Solomon Kareh was the chief rabbi in San'a (Yemen). Kareh was an eminent scholar of Torah and Kabbalah. Upon the death of his father, R. Joseph, he was elected to succeed him as av bet din. After some years he was elevated to the position of chief rabbi of Yemenite Jewry, which he occupied for 40 years. His period was one of disorder and rebellions, when much suffering was endured by the community of San'a. In 1859, the year of Jacob Saphir’s visit to Yemen, he fled from San'a out of fear of the authorities and took refuge in Ḳaryat al-Ḳābil. With the Turkish occupation in 1872, he returned to the capital and the new Turkish governor appointed him ḥakham bashi. Under Turkish rule, he was given ceremonial honors, and by the authority of his office and his personal influence he protected his coreligionists from the authorities and succeeded in nullifying persecutory decrees which threatened his community.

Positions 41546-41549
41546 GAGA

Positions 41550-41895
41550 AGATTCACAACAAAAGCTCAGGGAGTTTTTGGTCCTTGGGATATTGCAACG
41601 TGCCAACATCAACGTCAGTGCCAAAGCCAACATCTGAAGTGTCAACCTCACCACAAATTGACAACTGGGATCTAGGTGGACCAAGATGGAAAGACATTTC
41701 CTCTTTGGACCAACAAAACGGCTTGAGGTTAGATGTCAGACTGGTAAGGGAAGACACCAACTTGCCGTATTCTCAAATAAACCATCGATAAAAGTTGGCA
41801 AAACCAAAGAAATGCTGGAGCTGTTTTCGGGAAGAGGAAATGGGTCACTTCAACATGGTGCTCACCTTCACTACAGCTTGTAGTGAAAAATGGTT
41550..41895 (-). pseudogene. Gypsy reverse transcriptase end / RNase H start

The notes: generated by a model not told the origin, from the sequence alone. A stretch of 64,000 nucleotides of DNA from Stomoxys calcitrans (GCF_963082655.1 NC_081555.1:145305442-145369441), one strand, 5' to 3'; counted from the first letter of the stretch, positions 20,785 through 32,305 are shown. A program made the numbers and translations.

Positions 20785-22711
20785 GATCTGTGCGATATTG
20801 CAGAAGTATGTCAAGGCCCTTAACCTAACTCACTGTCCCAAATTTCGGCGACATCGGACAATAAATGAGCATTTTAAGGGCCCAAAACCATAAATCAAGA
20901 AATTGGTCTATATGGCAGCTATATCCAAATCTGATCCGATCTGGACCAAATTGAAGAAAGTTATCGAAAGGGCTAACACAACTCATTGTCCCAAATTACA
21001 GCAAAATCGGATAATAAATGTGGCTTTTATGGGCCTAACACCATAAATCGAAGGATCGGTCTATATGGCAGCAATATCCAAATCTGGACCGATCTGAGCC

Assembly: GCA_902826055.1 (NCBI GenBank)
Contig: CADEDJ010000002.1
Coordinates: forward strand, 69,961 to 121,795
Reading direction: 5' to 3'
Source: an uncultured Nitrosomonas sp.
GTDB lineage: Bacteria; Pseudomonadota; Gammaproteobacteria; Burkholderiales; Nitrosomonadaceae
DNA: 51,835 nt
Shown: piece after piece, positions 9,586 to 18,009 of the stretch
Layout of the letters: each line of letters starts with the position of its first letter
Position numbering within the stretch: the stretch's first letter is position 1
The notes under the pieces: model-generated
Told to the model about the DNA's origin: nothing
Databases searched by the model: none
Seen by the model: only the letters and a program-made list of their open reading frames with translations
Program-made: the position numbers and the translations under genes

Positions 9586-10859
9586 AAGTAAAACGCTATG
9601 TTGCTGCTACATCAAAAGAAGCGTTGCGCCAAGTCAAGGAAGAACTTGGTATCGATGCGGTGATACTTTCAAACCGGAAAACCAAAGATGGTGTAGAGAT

J. Saphir, Massa Teiman, ed. by A. Yaari (1951), 115f., 124, 186, 188, 218; A. Koraḥ, Sa'arat Teiman (1954), 31, 46.
Source: Encyclopaedia Judaica. © 2008 The Gale Group. All Rights Reserved.